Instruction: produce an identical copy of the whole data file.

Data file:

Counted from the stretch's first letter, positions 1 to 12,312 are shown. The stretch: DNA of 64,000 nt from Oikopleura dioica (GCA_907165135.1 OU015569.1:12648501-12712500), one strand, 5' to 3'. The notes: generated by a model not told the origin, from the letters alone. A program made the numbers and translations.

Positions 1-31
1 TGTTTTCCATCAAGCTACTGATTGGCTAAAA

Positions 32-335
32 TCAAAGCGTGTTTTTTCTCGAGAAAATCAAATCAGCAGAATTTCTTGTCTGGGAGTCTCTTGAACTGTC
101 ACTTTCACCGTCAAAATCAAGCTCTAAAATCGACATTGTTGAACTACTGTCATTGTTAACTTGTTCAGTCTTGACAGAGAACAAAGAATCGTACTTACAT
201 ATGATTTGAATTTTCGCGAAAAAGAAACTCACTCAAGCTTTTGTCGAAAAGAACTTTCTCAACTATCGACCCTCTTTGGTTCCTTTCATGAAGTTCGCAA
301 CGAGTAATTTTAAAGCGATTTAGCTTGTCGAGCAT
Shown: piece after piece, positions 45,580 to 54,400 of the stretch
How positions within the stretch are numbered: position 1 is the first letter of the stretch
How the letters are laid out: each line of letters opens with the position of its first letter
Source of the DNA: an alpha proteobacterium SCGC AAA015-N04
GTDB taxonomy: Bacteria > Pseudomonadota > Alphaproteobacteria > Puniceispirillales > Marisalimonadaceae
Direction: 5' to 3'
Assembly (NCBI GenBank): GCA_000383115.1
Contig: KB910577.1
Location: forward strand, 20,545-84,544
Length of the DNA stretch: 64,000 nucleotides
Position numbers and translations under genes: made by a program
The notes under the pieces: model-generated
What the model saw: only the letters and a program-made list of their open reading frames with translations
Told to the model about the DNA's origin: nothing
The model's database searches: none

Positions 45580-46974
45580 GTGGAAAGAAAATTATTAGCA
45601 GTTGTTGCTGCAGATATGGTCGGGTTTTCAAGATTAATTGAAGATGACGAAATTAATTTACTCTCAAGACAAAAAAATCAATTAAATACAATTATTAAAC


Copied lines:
Counted from the stretch's first letter, positions 1 to 12,312 are shown. The stretch: DNA of 64,000 nt from Oikopleura dioica (GCA_907165135.1 OU015569.1:12648501-12712500), one strand, 5' to 3'. The notes: generated by a model not told the origin, from the letters alone. A program made the numbers and translations.

Positions 1-31
1 TGTTTTCCATCAAGCTACTGATTGGCTAAAA

Positions 32-335
32 TCAAAGCGTGTTTTTTCTCGAGAAAATCAAATCAGCAGAATTTCTTGTCTGGGAGTCTCTTGAACTGTC
101 ACTTTCACCGTCAAAATCAAGCTCTAAAATCGACATTGTTGAACTACTGTCATTGTTAACTTGTTCAGTCTTGACAGAGAACAAAGAATCGTACTTACAT
201 ATGATTTGAATTTTCGCGAAAAAGAAACTCACTCAAGCTTTTGTCGAAAAGAACTTTCTCAACTATCGACCCTCTTTGGTTCCTTTCATGAAGTTCGCAA
301 CGAGTAATTTTAAAGCGATTTAGCTTGTCGAGCAT
Shown: piece after piece, positions 45,580 to 54,400 of the stretch
How positions within the stretch are numbered: position 1 is the first letter of the stretch
How the letters are laid out: each line of letters opens with the position of its first letter
Source of the DNA: an alpha proteobacterium SCGC AAA015-N04
GTDB taxonomy: Bacteria > Pseudomonadota > Alphaproteobacteria > Puniceispirillales > Marisalimonadaceae
Direction: 5' to 3'
Assembly (NCBI GenBank): GCA_000383115.1
Contig: KB910577.1
Location: forward strand, 20,545-84,544
Length of the DNA stretch: 64,000 nucleotides
Position numbers and translations under genes: made by a program
The notes under the pieces: model-generated
What the model saw: only the letters and a program-made list of their open reading frames with translations
Told to the model about the DNA's origin: nothing
The model's database searches: none

Positions 45580-46974
45580 GTGGAAAGAAAATTATTAGCA
45601 GTTGTTGCTGCAGATATGGTCGGGTTTTCAAGATTAATTGAAGATGACGAAATTAATTTACTCTCAAGACAAAAAAATCAATTAAATACAATTATTAAAC